-- this is the text of a talk to Capital Unitarian Universalist Congregation, Victoria, on May 4, 2014. Dr. Belmonte graciously answered questions for 45 minutes after the service.

Existentialist philosophers – helpful notes [Wikipedia; not from Dr. Belmonte]

An existentialist reading of the Bible would demand that the reader recognize that he/she is an existing subject studying the words more as a recollection of events. This is in contrast to looking at a collection of "truths" that are outside and unrelated to the reader.

Søren Kierkegaard (1813-1855) was a Danish philosopher, theologian, poet, social critic, and religious author who is widely considered to be the first existentialist philosopher. He wrote critical texts on organized religion, Christendom, morality, ethics, psychology and philosophy of religion. Much of his philosophical work deals with the issues of how one lives as a "single individual", giving priority to concrete human reality over abstract thinking, and highlighting the importance of personal choice and commitment. His theological work focuses on Christian ethics, the institution of the Church, the differences between purely objective proofs of Christianity, the infinite qualitative distinction between man and God, and the individual's subjective relationship to the God-Man Jesus Christ, which came through faith. Much of his work deals with the art of Christian love. He was extremely critical of the practice of Christianity as a state religion, primarily that of the Church of Denmark.

Friedrich Nietzsche (1844-1900) was a German philologist, philosopher, cultural critic, poet and composer. He wrote several critical texts on religion, morality, contemporary culture, philosophy and science. His key ideas include the Apollonian/Dionysian dichotomy, perspectivism, the Will to Power, the "death of God", the Übermensch and eternal recurrence. A key tenet of his philosophy is the concept of "life-affirmation," which embraces the realities of the world in which we live over the idea of a world beyond. It further champions the creative powers of the individual to strive beyond social, cultural, and moral contexts. While he was sick with brain cancer, his caretaker sister assumed the roles of curator and editor of Nietzsche's manuscripts. Elisabeth Förster-Nietzsche was married to a prominent German nationalist and anti-Semite, and she reworked Nietzsche's unpublished writings to fit her own ideology, often in ways contrary to Nietzsche's stated opinions, which were strongly and explicitly opposed to antisemitism and nationalism. Through the sister’s editions, Nietzsche's name became associated with German militarism and Nazism, although later 20th-century scholars have counteracted this conception of his ideas.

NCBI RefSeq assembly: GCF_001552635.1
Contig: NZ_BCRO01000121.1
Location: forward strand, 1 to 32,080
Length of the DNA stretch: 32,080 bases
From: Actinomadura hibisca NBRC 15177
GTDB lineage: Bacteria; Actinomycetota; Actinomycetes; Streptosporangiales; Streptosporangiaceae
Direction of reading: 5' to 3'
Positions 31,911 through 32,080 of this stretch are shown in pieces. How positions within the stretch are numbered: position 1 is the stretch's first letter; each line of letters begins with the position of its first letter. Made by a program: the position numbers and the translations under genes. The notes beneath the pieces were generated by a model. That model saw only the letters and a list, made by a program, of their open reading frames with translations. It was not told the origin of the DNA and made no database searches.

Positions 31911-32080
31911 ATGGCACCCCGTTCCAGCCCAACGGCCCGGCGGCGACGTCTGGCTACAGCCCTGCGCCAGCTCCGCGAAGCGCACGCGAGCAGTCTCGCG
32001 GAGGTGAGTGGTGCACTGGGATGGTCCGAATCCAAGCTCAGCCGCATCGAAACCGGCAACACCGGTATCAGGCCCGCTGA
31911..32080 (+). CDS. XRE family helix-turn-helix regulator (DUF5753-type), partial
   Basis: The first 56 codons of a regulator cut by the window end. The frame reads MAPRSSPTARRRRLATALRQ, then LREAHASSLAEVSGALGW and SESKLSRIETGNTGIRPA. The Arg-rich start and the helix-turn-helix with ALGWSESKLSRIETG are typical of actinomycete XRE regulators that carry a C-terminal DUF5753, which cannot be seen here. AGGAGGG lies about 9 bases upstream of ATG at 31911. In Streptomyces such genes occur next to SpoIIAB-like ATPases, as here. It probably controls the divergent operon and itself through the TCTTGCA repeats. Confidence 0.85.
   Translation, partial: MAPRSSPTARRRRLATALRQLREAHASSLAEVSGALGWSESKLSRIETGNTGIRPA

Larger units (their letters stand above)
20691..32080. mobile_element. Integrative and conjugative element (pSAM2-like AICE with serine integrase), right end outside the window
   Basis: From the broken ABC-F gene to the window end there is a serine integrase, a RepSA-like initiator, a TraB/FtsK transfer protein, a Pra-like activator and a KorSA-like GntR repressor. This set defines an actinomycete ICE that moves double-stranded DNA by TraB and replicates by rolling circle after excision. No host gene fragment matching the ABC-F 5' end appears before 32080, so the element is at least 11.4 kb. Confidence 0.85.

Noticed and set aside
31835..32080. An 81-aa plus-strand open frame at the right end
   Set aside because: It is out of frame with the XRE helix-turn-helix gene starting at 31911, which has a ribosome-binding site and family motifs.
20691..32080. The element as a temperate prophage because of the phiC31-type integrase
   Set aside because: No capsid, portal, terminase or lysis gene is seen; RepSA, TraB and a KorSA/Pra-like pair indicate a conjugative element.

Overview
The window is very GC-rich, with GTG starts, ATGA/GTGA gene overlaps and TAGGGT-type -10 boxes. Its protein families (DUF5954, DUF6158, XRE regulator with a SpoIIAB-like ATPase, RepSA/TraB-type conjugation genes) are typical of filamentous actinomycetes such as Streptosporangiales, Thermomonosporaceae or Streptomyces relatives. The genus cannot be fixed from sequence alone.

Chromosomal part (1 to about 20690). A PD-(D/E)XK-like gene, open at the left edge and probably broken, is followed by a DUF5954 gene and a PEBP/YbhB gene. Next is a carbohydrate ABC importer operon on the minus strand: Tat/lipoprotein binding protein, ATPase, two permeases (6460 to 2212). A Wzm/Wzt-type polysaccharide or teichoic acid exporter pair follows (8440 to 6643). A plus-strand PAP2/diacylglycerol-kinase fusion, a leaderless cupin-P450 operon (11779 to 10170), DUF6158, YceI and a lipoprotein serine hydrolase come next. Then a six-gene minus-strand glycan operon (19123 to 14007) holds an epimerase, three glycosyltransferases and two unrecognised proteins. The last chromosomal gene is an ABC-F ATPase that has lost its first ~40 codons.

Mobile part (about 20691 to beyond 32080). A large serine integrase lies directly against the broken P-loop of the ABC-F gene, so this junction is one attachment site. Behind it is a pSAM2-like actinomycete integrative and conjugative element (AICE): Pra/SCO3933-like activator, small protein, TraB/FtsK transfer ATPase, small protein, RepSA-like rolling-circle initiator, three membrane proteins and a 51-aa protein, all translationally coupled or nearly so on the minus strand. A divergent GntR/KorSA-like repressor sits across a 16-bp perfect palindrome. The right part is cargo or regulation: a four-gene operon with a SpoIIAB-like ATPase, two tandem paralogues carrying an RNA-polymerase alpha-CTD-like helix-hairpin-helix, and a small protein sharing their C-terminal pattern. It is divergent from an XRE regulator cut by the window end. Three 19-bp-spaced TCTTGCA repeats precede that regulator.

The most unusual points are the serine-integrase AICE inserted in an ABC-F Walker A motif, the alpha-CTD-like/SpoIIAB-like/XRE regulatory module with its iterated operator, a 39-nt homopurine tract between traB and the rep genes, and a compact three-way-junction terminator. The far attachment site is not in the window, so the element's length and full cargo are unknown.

Martin Heidegger (1889-1976) was a German philosopher known for his existential and phenomenological explorations of the "question of Being". He wrote extensively on Nietzsche. Heidegger maintained that our way of questioning defines our nature. Heidegger claimed that Western philosophy since Plato has misunderstood what it means for something "to be", tending to approach this question in terms of a being, rather than asking about Being itself.

Jean-Paul Sartre (1905-1980) was a French philosopher, playwright, novelist, political activist. Key figure in the philosophy of existentialism and phenomenology, and Marxism. His work has also influenced sociology, critical theory, post-colonial theory, and literary studies, and continues to influence these disciplines. Sartre has also been noted for his open relationship with the feminist theorist Simone de Beauvoir. He was awarded the 1964 Nobel Prize in Literature but refused it.

1 Jean-Paul Sartre, “Existentialism is Humanism,” in Kaufmann, “Existentialism from Dostoevsky to Sartre, New York: Plume, 2004, p. 369.